What not to do: Has your competitor placed a full picture of your building on your main page and the company’s mission statement on the first page? Don’t do this; your customers are looking for loans, not ego’s.

*.com
Selecting your domain name is probably the most overlooked aspect of the Internet marketing process and certainly one of the most important components of obtaining rankings and creating an easy to spell, easy to remember name that customers can type in. A mistake in name selection can cost a company hundreds of thousands of lost revenues.

You must have a *.com domain name because if you say I am lowcosthomemortages.net, your customer may type lowcosthomemortages.com, sending business to your competitor.

Create
The creation of your web site is the most visible aspect of your effort. This is what your customer views and it should include the following design elements.

Conform: Web surfers have come to expect certain elements in a web site. If you have a navigational bar, it needs to be at the top or on the left hand side; not on the right hand side.

Clarity
Clear navigation is a must for a successful site. If you confuse, you lose.

Clean: Do not have flashing images or inconsistent looks.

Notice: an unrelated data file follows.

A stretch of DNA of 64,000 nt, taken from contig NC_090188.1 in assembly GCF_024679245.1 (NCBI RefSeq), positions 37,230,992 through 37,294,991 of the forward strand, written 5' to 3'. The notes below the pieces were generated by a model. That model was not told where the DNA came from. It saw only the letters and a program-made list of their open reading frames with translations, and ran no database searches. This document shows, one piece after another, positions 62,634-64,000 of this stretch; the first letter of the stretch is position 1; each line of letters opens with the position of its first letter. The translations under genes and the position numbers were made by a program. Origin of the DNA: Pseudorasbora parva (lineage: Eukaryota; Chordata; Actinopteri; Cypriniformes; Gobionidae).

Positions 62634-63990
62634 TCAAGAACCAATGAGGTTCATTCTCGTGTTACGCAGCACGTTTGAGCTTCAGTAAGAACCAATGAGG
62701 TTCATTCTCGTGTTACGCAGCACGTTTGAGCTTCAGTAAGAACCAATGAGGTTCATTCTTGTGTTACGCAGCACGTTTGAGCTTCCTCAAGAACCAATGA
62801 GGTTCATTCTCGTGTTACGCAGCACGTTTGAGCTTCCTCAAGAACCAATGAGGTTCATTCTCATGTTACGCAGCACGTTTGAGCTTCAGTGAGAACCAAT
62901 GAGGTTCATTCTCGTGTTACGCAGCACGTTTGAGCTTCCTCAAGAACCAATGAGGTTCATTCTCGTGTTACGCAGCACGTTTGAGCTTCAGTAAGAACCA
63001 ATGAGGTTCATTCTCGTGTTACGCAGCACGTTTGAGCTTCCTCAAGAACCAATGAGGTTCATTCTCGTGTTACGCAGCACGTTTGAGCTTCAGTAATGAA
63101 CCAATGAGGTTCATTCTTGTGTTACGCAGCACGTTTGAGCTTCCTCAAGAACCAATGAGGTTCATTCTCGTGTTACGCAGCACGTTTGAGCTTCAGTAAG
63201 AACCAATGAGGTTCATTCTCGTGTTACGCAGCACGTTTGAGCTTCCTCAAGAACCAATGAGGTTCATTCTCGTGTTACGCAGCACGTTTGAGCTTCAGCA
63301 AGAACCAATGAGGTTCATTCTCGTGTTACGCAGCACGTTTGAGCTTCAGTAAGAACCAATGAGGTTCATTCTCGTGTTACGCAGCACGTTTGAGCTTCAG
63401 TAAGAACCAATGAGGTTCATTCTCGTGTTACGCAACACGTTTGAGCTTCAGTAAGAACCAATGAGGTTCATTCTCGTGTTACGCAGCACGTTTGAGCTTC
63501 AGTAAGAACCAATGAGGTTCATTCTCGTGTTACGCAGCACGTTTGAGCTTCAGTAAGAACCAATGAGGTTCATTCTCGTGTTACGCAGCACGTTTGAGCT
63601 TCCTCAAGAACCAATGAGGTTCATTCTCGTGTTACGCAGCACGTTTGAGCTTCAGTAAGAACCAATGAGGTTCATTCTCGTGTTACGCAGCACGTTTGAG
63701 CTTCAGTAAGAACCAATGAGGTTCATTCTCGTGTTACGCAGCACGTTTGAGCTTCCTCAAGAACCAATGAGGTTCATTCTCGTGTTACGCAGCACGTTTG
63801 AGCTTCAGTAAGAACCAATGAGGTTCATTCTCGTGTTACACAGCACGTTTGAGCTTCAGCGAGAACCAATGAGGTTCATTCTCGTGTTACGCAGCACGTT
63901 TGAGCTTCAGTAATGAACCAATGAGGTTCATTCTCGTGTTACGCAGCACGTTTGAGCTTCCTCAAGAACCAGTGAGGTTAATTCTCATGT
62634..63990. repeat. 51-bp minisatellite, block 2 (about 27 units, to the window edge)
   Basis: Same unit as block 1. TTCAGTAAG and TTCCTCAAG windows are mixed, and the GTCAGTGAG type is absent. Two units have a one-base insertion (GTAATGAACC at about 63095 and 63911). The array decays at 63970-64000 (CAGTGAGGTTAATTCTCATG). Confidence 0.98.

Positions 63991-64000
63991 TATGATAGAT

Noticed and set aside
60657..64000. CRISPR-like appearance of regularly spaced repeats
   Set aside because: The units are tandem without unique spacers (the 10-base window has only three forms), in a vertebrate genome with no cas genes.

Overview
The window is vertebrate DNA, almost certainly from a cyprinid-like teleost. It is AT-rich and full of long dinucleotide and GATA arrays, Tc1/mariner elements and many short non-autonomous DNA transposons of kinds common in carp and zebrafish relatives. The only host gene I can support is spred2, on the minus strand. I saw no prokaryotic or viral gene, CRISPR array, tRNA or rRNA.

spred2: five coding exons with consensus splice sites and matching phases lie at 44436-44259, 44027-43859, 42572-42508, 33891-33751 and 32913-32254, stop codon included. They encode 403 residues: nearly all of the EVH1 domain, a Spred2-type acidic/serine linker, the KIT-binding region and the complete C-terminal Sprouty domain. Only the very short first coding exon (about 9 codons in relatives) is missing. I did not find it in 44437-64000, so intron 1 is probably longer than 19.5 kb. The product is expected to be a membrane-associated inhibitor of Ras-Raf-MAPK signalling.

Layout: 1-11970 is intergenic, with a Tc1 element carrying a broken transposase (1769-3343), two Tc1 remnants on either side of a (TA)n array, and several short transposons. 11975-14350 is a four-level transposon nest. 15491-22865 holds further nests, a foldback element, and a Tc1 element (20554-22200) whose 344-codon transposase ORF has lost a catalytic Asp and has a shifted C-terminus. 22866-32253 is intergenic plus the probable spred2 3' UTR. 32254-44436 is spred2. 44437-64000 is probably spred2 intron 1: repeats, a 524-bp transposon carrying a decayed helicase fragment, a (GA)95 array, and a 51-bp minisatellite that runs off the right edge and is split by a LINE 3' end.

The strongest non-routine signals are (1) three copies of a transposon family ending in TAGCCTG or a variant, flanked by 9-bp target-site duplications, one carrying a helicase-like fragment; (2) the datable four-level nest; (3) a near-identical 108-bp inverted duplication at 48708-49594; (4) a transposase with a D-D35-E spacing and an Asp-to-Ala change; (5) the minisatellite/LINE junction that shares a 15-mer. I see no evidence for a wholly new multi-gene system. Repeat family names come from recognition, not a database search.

Content:
Your ability to create compelling content is what will cause your customers to use your service. No matter how pretty your site looks or no matter how many dancing graphics you have, it is your content and your skill in communicating the written word that will determine the success of your site.

Confidence
Your potential client must have confidence in your company in order. A poorly written site with sparse information will cause your visitor to go your competitors.

Comprehensive
Your site must be comprehensive and answer the questions your viewers want to know.

Clear
The content of your site must be clear and communicate what it is you have to offer.

Contact: Provide numerous ways for your customers to reach you; e-mail, fax, address, direct dial phone number and toll-free phone number.

Commerce:
Mortgage companies that create a web presence do so to engage in commerce. This is what allows the company to be of service to the clients and thus earn revenue. In order to conduct commerce, you need clicks and customers.

Clicks
Your online and real world marketing efforts will determine how many clicks you receive to your site. High rankings in the search engines are a tremendously valuable source of leads, as well as any media advertising you do to drive traffic.

Customers
Customers are what happens when you have done everything right. Create a clean design with compelling content and a good product and you will capture customers.

Critique:
Having a highly functioning web site is a never-ending project. You must constantly critique your web site and keep it current and competitive. Your best source of critique is from customer e-mail’s and phone calls. If you receive many customer questions such as, “Do you do loans for people with bad credit?” Then you must include this information on your site, whether you do or don’t. It will save you and your customer time.

And once you have accomplished all the above, that will make your web site very, very.... Cool